Provided is a formulation including chitosan impregnated with a modified clay. The modified clay is a smectite clay modified with cations. The formulation is effective for healing a burn wound. It is superior in skin regeneration and patient comfort than commonly available clinical treatments. The formulation can be used for the treatment of dermal wounds including burn, incision, excision, and abrasion wounds.

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The disclosed embodiments relate to the field of tissue engineering. Herein, functional components are fabricated into chitosan by a precisely optimized protocol to form various formulations, which act as a skin substitute.

Burns are thermal traumatic injuries to the skin or other tissues, causing disruption to some or all the cells. In thermal burns, the degree of cellular damage varies depending on the duration and exposure to temperature. As the normal skin structure is disrupted, its function to maintain homeostasis is impaired, resulting in water loss and reduction in body temperature. In order to compensate heat loss, the metabolic rate is increased, and therefore body fats and proteins are consumed. Thus, burns are the most severe form of trauma causing tissue degeneration, immune suppression, hyper-metabolism and abnormal pathophysiological responses. These factors may favor microbial penetration and affect the proper healing process of skin, which necessitates an ideal treatment.

Till date, various therapeutics and pharmaceutical products have been designed to compensate the tissue loss, provide barrier and prevent infection after thermal trauma. Biological dressings like pig skin and cadavers of human skin are considered effective treatment for burn wounds but their use is limited as it elicits immune response, and thus they must be changed after 2 to 5 days. Likewise, they have finite availability and are very expensive. Similarly, the other available treatment options involve the application of Vaseline gauze to cover the wound, but this treatment is uncomfortable to the patient as it requires frequent change of dressing, which traumatizes the new tissues and slows down the healing process. In addition, gauzes are not applicable to movable parts of body. Furthermore, antimicrobial ointments are also available, which serve to control infection but pose risk of toxicity.

Therefore, the current desire is to design a product which is biodegradable, is nontoxic, is porous, adsorbs wound exudate, is non-adherent, has sustainable availability and maintains a moist environment to favor transport of growth mediators to the wound interface. Presently, ‘biomaterials’ are widely explored for their biomedical applications, as these materials mimic normal anatomical and functional properties of extra-cellular matrix (ECM). To date, biomaterials have the highest rate of success in the field of tissue engineering, where each biomaterial has associated advantages and, unfortunately, disadvantages as well. Cellulosic dressings, despite their wound healing potential and capacity for painless and non-damaging dressing change, lack bactericidal property, have poor biodegradability, and require wood consumption. Similarly, collagen or dry fibrin thrombin based wound dressings are fragile and susceptible to damage by bending and pressure. Biomaterial based hydrogels are unable to absorb the wound exudate due to their moist nature.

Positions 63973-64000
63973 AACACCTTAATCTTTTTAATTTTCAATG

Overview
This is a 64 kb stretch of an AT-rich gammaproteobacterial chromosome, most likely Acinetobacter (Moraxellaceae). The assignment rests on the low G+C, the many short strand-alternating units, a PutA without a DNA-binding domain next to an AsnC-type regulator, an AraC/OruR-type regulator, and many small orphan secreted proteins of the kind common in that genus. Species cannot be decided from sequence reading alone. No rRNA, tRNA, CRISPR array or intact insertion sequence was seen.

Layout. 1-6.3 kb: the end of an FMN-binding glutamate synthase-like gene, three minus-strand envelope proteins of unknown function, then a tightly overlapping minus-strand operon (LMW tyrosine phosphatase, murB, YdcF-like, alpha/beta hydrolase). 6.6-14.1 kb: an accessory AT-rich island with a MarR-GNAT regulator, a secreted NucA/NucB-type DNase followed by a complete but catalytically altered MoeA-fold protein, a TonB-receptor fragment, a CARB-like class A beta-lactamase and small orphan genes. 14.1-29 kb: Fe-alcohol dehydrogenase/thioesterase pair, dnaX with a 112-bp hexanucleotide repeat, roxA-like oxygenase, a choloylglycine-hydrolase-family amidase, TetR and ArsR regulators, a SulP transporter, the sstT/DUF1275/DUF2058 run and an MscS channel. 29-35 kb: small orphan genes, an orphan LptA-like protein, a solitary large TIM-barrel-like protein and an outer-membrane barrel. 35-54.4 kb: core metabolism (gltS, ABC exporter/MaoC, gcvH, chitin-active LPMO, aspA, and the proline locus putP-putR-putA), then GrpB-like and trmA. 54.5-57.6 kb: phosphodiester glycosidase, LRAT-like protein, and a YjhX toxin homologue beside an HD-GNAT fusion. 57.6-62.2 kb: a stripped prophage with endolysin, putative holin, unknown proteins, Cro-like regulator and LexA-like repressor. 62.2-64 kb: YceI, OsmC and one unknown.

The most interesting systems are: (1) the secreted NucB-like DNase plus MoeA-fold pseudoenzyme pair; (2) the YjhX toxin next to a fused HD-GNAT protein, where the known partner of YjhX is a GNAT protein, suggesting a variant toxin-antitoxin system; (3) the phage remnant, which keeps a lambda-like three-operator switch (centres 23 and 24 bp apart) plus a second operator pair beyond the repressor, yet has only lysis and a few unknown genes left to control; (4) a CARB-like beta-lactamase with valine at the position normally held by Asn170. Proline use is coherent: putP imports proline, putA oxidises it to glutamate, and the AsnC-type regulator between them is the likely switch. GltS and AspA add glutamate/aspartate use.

Therefore, there remains a need for an improved burn dressing that assists in proper healing and is advantageous to patient compliance. In this domain, chitosan finds promising applications due to its properties like biocompatibility, biodegradability along with anti-microbial and non-immunogenic properties. In addition, its biodegradable product is also a component of ECM, which facilitates in new skin tissue formation. Chitosan is a component of crustacean exoskeleton and fungal cell wall, obtained by the deacetylation of chitin in the presence of alkali.

Chitin and chitosan have therapeutic properties that are useful in various fields. For example, chitosan can be applied in powder or liquid form to stop bleeding, due to its ability to bind with red blood cells (RBCs). Chitosan based fibrous mats exhibit good attachment and proliferation of L29 cells, for example. And chitosan with alginate promotes healing of full-thickness excision wounds.